And the relationship between Castro’s Cuba and the liberation struggle of South Africa grew deep roots when, in the 1970s and 1980s, Cuba provided military training and other forms of assistance to South Africans.
I was privileged to meet Castro in 1987, when Cuba helped prepare me for my mission into South Africa for the African National Congress’s Operation Vula. As part of that operation, members of the exile leadership infiltrated South Africa as the advance guard working clandestinely in the country.
I can still feel the energy Castro exuded. I remember the unreserved readiness with which he responded to our requests to help my mission as the commander of Operation Vula. He bore none of the posture of a person seeking to make his presence and power felt. I felt myself become a better person in his company — better in the sense of wanting to never stop making a difference to the lives of others.
Our interactions with Castro and the Cuban people reinforced a deeper understanding of the significance of the freedom for which we were fighting. During the late 1970s and ’80s, the A.N.C. and its military wing had their main camps in the People’s Republic of Angola. So did Swapo, the Namibian liberation movement.
From the moment Angola achieved independence in 1974, the military might of the apartheid South African state was turned to overthrowing the Angolan government. Angola survived in large part because Cuba sent its soldiers to give their lives for the freedom of the people of Angola, Namibia and South Africa. Their blood has seeped into the soil of my continent.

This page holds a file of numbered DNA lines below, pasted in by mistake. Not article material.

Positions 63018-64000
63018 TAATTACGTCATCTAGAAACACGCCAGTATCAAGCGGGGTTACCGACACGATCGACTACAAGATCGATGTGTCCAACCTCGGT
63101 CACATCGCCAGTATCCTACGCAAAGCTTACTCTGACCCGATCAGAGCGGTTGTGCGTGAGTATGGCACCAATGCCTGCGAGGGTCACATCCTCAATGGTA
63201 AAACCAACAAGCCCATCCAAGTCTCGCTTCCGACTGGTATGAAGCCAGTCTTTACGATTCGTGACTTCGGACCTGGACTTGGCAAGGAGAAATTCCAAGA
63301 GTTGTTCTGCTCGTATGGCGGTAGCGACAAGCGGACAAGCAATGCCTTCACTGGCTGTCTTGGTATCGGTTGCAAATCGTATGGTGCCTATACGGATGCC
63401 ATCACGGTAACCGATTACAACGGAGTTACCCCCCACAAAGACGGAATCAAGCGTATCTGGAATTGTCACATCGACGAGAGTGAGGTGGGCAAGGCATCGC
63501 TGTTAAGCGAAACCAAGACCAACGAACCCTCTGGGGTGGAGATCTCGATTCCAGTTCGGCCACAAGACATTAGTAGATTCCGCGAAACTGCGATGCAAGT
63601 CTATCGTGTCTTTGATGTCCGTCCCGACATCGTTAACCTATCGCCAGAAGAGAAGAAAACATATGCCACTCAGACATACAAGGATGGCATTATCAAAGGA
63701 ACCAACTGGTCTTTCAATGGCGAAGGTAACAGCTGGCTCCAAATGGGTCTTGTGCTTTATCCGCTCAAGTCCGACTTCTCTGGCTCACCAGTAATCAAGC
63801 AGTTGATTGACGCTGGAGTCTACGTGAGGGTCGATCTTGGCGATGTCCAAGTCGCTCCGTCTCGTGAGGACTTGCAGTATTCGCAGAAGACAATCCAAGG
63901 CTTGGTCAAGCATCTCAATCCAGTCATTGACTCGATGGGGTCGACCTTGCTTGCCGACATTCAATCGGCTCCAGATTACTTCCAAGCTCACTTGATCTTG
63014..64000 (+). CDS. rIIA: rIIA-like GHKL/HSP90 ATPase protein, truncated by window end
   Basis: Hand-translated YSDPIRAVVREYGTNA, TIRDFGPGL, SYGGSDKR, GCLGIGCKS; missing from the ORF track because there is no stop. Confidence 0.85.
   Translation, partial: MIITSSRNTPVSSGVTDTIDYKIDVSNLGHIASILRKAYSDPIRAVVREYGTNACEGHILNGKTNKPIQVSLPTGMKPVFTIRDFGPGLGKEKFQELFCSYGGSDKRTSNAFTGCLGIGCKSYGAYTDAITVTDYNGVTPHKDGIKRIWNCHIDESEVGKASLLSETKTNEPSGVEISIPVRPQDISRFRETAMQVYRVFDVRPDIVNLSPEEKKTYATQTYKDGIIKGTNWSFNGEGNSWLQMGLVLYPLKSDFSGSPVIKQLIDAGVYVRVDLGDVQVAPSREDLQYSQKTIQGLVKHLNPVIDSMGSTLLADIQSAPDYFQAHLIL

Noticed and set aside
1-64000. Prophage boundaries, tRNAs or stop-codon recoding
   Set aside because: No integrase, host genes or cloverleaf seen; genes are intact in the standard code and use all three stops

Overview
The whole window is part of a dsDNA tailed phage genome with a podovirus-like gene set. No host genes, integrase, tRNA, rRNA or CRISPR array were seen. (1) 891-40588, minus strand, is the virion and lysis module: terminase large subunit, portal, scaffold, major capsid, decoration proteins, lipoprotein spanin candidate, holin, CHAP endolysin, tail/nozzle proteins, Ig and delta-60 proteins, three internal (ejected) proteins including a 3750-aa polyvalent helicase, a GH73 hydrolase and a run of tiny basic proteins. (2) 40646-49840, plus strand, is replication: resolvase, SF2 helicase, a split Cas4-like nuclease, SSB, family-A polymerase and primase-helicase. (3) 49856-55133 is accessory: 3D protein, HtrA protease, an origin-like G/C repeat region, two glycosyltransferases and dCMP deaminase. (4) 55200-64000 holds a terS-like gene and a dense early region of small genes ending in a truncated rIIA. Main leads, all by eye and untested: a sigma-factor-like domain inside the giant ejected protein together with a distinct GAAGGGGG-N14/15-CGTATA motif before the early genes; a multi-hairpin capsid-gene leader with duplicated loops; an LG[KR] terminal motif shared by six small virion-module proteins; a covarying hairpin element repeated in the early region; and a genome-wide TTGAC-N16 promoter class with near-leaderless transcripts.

In the Battle of Cuito Cuanavale in Angola, which lasted from 1987 to 1988 and was one of the largest battles on African soil, Castro committed thousands of elite Cuban troops to fight for freedom.
That bloody battle buried the apartheid regime’s military ambitions and paved the way for the peace accord mediated by the United States and signed in 1988. It led to the withdrawal of all foreign belligerents from Angola and the independence of Namibia. The agreement also led to the closing of the A.N.C.’s camps in Angola — a development that ultimately helped bring the apartheid regime and the liberation forces headed by the A.N.C. to negotiate South Africa’s transition from white minority rule to democracy.
Mandela, in notes for what was intended to be a sequel to his autobiography, “Long Walk to Freedom,” wrote: “Men and women, all over the world, right down the centuries, come and go. Some leave nothing behind, not even their names. It would seem they never existed at all.”
The world will always know that there once was a man named Fidel Castro. Africans will never forget him. His unshakable anticolonial and anti-apartheid beliefs guarantee a revered place for him in the hearts of South Africans.
I guess if Fidel Castro was a monster, so was Nelson Mandela.
Of course, none of this means that Castro was a saint. He obviously wasn’t. But his incredible support for African peoples against colonialist and racist regimes seeking to oppress them is a very important part of his legacy and for this he deserves a great deal of credit.